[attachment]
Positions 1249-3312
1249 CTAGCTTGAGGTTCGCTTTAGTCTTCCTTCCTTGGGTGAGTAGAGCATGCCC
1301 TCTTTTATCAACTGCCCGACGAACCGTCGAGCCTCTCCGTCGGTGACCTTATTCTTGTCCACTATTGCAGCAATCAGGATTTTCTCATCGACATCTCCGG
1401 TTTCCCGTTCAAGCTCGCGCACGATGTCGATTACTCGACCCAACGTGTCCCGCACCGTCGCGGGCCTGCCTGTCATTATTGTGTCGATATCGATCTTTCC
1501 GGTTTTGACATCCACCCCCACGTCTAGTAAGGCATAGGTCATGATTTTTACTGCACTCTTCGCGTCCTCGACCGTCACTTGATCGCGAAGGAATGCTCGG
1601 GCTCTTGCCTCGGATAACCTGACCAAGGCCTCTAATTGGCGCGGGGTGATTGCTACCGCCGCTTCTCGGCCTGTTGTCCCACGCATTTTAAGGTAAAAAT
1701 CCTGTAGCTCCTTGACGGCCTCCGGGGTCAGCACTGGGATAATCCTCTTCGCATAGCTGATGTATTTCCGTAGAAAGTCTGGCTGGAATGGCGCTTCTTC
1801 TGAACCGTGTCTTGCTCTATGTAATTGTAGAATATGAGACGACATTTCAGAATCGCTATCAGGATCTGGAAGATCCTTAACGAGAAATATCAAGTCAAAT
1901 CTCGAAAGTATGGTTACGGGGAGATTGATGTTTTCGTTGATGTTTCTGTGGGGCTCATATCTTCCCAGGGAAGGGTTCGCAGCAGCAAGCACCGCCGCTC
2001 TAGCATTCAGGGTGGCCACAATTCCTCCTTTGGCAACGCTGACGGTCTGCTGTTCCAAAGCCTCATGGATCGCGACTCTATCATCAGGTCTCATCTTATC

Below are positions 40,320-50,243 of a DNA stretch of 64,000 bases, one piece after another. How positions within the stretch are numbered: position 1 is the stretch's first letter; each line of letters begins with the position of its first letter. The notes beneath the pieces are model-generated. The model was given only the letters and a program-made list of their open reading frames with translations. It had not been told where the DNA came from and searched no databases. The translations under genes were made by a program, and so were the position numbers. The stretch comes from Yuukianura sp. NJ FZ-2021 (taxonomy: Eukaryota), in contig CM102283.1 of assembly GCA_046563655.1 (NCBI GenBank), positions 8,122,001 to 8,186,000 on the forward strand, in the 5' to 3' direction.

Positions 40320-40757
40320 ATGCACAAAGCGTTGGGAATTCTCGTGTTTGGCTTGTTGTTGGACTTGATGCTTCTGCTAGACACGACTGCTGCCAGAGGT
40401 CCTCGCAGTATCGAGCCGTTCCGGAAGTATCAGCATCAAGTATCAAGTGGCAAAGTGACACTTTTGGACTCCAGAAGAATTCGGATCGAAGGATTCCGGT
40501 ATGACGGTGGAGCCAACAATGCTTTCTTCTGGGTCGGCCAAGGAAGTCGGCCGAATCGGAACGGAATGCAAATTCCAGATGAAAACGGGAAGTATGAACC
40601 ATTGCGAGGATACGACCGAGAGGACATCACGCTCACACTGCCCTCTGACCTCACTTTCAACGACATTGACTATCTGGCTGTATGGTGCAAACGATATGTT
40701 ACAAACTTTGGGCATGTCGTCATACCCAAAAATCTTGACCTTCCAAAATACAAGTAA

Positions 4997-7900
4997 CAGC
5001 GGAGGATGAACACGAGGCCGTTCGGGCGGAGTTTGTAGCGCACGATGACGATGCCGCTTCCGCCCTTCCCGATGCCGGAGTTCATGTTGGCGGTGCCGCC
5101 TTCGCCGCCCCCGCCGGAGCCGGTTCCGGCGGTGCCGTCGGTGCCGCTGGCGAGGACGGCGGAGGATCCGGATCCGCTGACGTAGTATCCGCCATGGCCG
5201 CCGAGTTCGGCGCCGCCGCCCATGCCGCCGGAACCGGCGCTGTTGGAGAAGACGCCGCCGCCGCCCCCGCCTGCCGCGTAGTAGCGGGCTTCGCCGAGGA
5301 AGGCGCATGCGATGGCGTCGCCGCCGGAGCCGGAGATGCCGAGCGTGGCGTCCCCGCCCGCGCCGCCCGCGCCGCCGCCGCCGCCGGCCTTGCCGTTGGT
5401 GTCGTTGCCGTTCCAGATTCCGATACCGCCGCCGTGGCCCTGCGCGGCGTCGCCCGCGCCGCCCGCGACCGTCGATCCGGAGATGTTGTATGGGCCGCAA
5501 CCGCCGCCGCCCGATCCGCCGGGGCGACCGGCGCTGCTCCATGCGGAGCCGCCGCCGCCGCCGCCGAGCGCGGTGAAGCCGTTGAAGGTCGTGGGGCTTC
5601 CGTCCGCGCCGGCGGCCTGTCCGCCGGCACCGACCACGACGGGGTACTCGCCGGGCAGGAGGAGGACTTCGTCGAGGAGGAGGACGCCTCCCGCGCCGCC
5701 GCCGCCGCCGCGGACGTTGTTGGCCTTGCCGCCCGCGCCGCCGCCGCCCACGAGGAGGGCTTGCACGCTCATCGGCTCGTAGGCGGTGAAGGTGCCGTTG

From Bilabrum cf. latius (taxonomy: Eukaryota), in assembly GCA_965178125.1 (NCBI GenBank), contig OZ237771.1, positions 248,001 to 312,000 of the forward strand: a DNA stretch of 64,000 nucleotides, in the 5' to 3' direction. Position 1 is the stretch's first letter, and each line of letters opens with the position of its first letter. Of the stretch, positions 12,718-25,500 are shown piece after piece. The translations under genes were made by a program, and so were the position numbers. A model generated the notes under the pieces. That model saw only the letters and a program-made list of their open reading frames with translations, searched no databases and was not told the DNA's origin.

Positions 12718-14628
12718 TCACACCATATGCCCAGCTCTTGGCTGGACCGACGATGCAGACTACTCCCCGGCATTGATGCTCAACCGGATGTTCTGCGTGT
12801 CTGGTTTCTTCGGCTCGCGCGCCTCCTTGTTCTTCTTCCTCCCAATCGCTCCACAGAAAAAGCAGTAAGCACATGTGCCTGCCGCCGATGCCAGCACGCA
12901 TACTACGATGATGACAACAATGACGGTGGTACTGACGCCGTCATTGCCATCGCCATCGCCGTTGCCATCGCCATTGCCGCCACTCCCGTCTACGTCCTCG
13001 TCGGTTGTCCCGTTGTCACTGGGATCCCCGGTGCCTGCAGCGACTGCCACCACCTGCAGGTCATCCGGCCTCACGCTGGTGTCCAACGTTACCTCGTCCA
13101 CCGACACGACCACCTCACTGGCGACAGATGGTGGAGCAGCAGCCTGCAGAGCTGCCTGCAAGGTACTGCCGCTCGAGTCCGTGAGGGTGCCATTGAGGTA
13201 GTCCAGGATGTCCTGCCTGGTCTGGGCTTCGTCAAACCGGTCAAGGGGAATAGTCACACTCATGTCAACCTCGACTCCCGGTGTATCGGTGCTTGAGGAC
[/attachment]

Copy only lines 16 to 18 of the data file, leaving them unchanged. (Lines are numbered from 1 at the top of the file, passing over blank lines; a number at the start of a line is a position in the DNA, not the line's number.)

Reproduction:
40601 ATTGCGAGGATACGACCGAGAGGACATCACGCTCACACTGCCCTCTGACCTCACTTTCAACGACATTGACTATCTGGCTGTATGGTGCAAACGATATGTT
40701 ACAAACTTTGGGCATGTCGTCATACCCAAAAATCTTGACCTTCCAAAATACAAGTAA

Positions 4997-7900